Managing IT for sports departments is different from managing technology for any other university department, says Lisa Packett, director of IT for the University of Maryland’s athletics department. She points out that professors typically work set hours, while sports teams travel around the country. That means Packett must provide tech support for remote workers—specifically, coaches who may have trouble checking their e-mail from hotels.
Packett also manages the technology at stadiums and arenas—everything from making sure the scoreboards work to providing wireless Internet access to journalists. Staff members also post game stats on the Internet for every University of Maryland team, so parents across the country can keep track of their children’s performances.
In addition, Packett provides tech support to athletics department administrators. They have multiple needs, such as software that manages game ticket sales.
In all, Packett and her department manage 240 users, several student computer labs and five servers. Because each sports team has different technology needs and preferences, she rarely standardizes on specific software—except in the cases of antivirus software and Microsoft Office, which everyone uses.
Packett provides technology recommendations to coaches, but she lets the coaches make the final buying decisions. For example, the football team prefers a Windows-based video-editing system, while the basketball teams use Mac-based video-editing systems. “You learn to be flexible,” Packett says.
Clearly, technology now impacts all aspects of college athletics. “You used to have coaches who didn’t know how to use a computer, but now it’s [almost] mandatory,” says Baldeaux, who manages IT for San Diego State’s athletics department. “Now, every coach comes up to me and asks, ‘What should I get?’”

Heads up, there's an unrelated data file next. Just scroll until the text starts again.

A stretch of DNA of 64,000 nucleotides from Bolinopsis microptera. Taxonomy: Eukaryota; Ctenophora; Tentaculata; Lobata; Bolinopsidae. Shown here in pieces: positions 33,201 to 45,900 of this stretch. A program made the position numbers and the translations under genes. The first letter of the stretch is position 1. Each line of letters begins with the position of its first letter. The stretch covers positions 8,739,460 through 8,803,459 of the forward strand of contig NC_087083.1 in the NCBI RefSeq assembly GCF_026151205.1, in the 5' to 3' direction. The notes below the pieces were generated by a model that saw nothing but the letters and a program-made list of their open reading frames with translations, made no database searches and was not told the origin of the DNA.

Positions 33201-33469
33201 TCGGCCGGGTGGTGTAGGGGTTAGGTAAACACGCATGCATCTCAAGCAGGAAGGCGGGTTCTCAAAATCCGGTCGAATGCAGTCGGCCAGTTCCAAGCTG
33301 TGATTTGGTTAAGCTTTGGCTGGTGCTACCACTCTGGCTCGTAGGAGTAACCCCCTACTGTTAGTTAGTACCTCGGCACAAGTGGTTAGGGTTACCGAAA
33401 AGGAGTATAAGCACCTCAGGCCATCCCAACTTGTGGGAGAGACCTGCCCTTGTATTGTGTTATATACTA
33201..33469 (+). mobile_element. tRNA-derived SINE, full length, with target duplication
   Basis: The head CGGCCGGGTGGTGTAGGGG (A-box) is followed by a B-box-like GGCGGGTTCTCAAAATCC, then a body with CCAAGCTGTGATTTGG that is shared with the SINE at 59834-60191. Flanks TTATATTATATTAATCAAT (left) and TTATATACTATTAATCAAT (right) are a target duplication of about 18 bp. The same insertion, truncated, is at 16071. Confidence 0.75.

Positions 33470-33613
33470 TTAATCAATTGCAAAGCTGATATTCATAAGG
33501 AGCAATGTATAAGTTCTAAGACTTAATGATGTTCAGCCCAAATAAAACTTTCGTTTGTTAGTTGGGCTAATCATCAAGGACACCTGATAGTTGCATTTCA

TAKING THE GAME TO THE NEXT LEVEL
College sports IT leaders Arnold Baldeaux of San Diego State University and Lisa Packett of the University of Maryland share their top tech challenges and how they meet those challenges.
1. DIVERSE USERS AND NEEDS: An athletics department isn’t just about coaches and players. It’s a business. Members of sports team are road warriors who need to connect to the network from hotels. Administrators need business software to run the finances and manage the ticket-selling process, which often includes an e-commerce Web site. Be ready to multitask, because you and your staff must be trained to solve different user problems.
2. HELP DESK SUPPORT: Sports teams want everything fixed right away, especially during their seasons. You can generally hold off on administra-tion's tech problems if they’re not urgent. But if something affects a sports team, you have to fix it pronto.
3. STAYING CURRENT ON NEW TECHNOLOGY: Attend conferences. Share strategies with IT managers from other athletic programs. Talk to your coaches. They chat regularly with competing coaches and know what innovative technologies other universities are using.
4. STANDARDIZATION: One size does not always fit all. You can standardize on general technology, such as e-mail systems. But each team has its unique technology needs and preferences. Learn to support multiple environments.
5. PURCHASING: Make recommendations to coaches about the technology you think they should purchase based on functionality, vendor reputation, budget and other key factors. Generally, however, let coaches make the final purchasing decision because they are the ones who will rely on the technology and have to be comfortable using it.
6. WORKING ODD HOURS: Many games are played at night or on weekends. Teams travel for road games and need IT support. Be accessible 24 x 7. Take comp time for the extra hours you work, but be available when the team needs you.
Wylie Wong is a Phoenix-based freelance writer who specializes in technology.